I’m occasionally asked if I still use midsole cleats when I ride instead of the traditional forefoot position. The answer is “yes.” I’ve been doing this since 2006 and it was the topic of one of my very first blogs back in 2007. Since then I’ve coached and spoken with other riders who have also made the change. Most found it beneficial but some decided it wasn’t for them. That’s pretty much the finding with anything unusual that’s tried by a large group of people. If you search “midsole cleats” on my blog you’ll find many of their comments and other pieces I’ve written on the topic.
Something I haven’t discussed here is the downside of making such a change. There are some rather minor ones, such as needing a completely new bike fit and the forefoot overlapping the front wheel making slow, U-turns a bit hazardous until one learns to adjust for that situation. The bike fitting is a given and should be done annually regardless of whether or not the cleat position is changed.
And it could also be that for riders who have many, many years of using the traditional cleat position that switching to midsole is likely to reduce their pedaling efficiency for several weeks. It’s also possible that the midsole cleat reduces absolute sprint power in road cyclists, although that’s not been tested in any research I can find. I’m convinced, however, that midsole positioning improves time trialing and climbing for roadies. For triathletes it seems a no-brainer as it reduces the work of the calf muscles, which do little more than stabilize the ankle, as the bigger muscles of the thighs actually produce the torque. Since the calf is minimally worked with the midsole position, the triathlete starts the run with much fresher calf muscles, the primary movement muscles for running. Seems like a pretty good thing to me.
The big downside I haven’t discussed much here is getting shoes and pedals that work well for the midsole position. As for shoes, the athlete who decides to make the change must either modify a pair of shoes (best to start with an old pair) or buy new custom-made shoes. I’ve done both. I started with redrilling a pair of Shimano shoes I’d had for a couple of years. Since then I’ve been using custom shoes from D2 Shoe. I’m on my third pair. They’re very nice, but more expensive than buying over-the-counter cycling shoes. (You can see a picture of my most recent pair on my blog home page.)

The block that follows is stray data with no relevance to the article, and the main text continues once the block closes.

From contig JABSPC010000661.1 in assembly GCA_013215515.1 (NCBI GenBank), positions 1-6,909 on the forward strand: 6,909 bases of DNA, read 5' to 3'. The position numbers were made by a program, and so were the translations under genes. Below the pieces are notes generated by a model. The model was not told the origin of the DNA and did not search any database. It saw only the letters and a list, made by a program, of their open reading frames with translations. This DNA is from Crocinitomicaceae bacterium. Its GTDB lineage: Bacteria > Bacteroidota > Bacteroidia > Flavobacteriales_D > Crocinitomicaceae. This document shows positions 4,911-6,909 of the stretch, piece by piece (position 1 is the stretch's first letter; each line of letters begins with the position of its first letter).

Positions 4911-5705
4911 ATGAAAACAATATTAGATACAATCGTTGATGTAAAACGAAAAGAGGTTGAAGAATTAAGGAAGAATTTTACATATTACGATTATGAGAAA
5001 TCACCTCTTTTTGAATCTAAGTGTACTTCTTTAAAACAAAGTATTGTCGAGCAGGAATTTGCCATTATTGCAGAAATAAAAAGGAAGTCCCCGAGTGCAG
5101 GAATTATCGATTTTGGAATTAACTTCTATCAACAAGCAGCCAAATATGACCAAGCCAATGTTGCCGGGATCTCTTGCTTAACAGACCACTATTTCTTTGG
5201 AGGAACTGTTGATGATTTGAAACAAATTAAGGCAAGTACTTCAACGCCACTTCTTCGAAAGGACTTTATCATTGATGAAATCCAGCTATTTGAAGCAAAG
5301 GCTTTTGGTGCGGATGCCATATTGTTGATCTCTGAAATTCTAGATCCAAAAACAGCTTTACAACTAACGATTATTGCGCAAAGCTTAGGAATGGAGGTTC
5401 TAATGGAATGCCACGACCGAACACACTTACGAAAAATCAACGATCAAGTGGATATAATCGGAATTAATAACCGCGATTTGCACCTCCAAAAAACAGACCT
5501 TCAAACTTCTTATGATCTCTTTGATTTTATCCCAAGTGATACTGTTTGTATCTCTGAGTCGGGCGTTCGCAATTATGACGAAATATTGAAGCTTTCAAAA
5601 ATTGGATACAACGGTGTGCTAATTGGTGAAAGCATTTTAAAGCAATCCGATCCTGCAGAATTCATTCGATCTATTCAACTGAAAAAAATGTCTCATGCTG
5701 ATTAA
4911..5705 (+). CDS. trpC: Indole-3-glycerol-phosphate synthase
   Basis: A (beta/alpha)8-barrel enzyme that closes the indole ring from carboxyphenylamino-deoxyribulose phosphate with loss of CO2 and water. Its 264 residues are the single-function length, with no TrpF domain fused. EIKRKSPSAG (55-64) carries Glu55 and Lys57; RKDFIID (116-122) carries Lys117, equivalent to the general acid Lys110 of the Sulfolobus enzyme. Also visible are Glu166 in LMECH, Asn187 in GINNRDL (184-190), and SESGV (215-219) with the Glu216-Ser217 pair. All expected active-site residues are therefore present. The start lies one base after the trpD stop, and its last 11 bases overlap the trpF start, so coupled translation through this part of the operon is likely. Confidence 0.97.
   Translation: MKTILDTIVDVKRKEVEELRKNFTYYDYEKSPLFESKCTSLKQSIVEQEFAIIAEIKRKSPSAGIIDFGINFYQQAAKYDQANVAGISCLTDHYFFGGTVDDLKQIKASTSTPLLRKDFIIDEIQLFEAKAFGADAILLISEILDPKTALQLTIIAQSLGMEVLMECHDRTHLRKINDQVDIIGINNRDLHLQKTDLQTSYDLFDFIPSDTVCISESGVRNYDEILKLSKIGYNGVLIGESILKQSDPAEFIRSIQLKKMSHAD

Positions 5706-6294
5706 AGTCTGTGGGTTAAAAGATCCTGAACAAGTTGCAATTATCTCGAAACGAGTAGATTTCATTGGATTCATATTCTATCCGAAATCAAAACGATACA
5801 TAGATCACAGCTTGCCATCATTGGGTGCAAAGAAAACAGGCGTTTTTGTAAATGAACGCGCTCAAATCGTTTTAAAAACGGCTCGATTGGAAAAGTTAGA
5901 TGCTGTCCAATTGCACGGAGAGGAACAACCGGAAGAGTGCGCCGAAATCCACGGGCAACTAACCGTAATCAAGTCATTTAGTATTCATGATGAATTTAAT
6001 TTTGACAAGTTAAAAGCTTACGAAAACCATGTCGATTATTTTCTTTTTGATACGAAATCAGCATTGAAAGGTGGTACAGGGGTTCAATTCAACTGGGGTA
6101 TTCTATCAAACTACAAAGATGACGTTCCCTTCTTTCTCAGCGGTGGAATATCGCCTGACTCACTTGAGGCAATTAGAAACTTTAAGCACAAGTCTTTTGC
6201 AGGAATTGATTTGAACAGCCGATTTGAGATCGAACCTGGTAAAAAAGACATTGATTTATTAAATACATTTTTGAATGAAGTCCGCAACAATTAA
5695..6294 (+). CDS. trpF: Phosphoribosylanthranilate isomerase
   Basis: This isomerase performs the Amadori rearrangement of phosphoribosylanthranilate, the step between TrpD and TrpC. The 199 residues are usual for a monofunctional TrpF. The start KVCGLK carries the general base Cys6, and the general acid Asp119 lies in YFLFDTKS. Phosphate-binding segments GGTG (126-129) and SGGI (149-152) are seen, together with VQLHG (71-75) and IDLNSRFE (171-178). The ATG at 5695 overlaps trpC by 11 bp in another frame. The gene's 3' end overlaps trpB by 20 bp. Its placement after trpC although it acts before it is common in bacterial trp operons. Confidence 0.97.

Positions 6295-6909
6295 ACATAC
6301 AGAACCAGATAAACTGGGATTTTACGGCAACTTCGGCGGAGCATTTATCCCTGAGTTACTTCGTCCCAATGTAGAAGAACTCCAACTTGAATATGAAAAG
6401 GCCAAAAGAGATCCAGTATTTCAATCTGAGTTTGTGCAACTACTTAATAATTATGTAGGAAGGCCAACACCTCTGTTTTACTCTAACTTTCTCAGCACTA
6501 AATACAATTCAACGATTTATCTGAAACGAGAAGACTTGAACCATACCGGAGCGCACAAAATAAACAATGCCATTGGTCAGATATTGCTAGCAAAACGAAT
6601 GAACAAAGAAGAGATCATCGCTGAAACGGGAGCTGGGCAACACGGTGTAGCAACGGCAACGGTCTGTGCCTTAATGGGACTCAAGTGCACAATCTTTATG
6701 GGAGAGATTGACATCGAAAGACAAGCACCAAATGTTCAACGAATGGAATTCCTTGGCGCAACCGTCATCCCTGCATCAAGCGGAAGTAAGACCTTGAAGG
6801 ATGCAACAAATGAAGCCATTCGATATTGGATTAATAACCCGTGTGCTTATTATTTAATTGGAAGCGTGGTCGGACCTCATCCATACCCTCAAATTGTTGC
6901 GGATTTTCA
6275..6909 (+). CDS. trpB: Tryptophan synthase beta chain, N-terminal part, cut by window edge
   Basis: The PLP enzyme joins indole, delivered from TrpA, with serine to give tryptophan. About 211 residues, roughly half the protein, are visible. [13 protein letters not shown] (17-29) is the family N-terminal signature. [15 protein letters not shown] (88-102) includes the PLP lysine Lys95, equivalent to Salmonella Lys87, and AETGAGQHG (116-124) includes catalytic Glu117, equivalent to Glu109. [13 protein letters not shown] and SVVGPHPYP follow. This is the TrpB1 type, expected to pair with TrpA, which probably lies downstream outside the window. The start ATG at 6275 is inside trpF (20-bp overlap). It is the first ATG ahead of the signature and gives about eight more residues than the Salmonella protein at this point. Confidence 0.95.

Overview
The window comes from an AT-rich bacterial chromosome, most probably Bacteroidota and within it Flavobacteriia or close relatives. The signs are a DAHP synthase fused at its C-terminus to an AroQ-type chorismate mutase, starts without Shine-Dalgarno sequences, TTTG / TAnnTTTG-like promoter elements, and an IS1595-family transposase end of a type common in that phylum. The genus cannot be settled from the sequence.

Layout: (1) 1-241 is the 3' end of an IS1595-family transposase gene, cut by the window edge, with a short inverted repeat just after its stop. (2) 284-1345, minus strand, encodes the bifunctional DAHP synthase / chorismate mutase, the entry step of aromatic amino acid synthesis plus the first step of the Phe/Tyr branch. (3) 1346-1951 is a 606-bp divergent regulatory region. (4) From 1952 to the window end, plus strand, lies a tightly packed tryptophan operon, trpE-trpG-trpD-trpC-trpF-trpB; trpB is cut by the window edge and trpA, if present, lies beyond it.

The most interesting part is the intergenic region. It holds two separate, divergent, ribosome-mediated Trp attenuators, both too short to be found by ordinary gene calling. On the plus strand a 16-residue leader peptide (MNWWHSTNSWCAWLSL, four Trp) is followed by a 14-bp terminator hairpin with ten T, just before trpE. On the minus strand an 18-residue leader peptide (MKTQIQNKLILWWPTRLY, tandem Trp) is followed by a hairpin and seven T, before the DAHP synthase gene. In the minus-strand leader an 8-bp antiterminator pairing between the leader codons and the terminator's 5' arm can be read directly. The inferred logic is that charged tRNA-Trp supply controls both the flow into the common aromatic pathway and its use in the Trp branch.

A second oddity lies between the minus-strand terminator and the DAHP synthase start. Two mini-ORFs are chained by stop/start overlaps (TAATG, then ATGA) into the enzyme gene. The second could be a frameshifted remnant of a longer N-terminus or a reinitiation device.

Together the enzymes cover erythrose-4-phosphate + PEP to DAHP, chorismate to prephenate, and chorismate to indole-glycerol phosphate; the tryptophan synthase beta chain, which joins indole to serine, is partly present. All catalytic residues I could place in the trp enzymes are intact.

There’s another downside that is usually the one that stops riders from switching over to the midsole position—changing pedals. You more than likely won’t be able to use the pedal system you currently have. That’s because the midsole or arch area of the cycling shoe is typically quite narrow. A four- or three-bolt cleat simply won’t fit there. It’s too wide. That means you have to go to a two-bolt cleat, typically called a mountain bike pedal system. That will fit and most work just fine in the narrow space of the shoe’s arch area.
A “pure” mountain bike pedal won’t really work as there is not medial-lateral support on a road shoe to stop the foot from tilting left and right while pedaling as is built into a mountain bike shoe. That limits your options. Here are the pedal systems I’ve used over the years, in the order in which I used them, and what I learned about each.
Shimano SPD A520. I used this one for many years. At about $55 it’s cheap, fully adjustable for release tension and designed for a road shoe. But it’s relatively heavy. They also wear out rather quickly. I would typically get nine months from a pair before they started squeaking telling me they were close to dying. You can’t repack the bearings so they are just throwaways.
Crank Brothers Eggbeaters. These are lightweight, minimalist pedals that come in a wide range of prices. The float and exit tension are not adjustable, but I didn’t find this to be a problem. The only thing I didn’t like about them was that I had to repack grease frequently as they would start squeaking. They would also squeak a bit if I got dirt on the cleat.
Sampson Fondo. This has a very similar look to the Shimano A520, uses exactly the same cleat and the release tension is also adjustable. As pedals go, it’s still cheap at about $100. It’s a bit lighter than the A520 and they seem to last longer. I had a pair I used for more than a year that I never wore out before switching to the next pedals.
Bebop. This is what I’m currently using. I’ve been on them for four months and so far I really like them. They are very light, depending on the model you select (I’m using the titanium model) and come in a wide range of prices. As with most everything in cycling, as the weight goes down, the price goes up. It took a lot of rides to become comfortable with clipping in. Unclipping is no problem at all. Release tension is not adjustable, but I’ve had no problems with that even when sprinting. They’ve never released prematurely. My only concern has been the liberal amount of float. At first I felt like I was pedaling on wet ice. Although I’ve learned to control my sloppy foot movement, I’d prefer less float.
This is not an all-inclusive list of the two-bolt pedal systems that will work with a midsole cleat position for road riding. It’s only a few of them. I’d be interested in hearing from you if you’re a midsole-cleat rider and what you’ve learned about the pedals you’ve tried. Please feel free to leave a comment.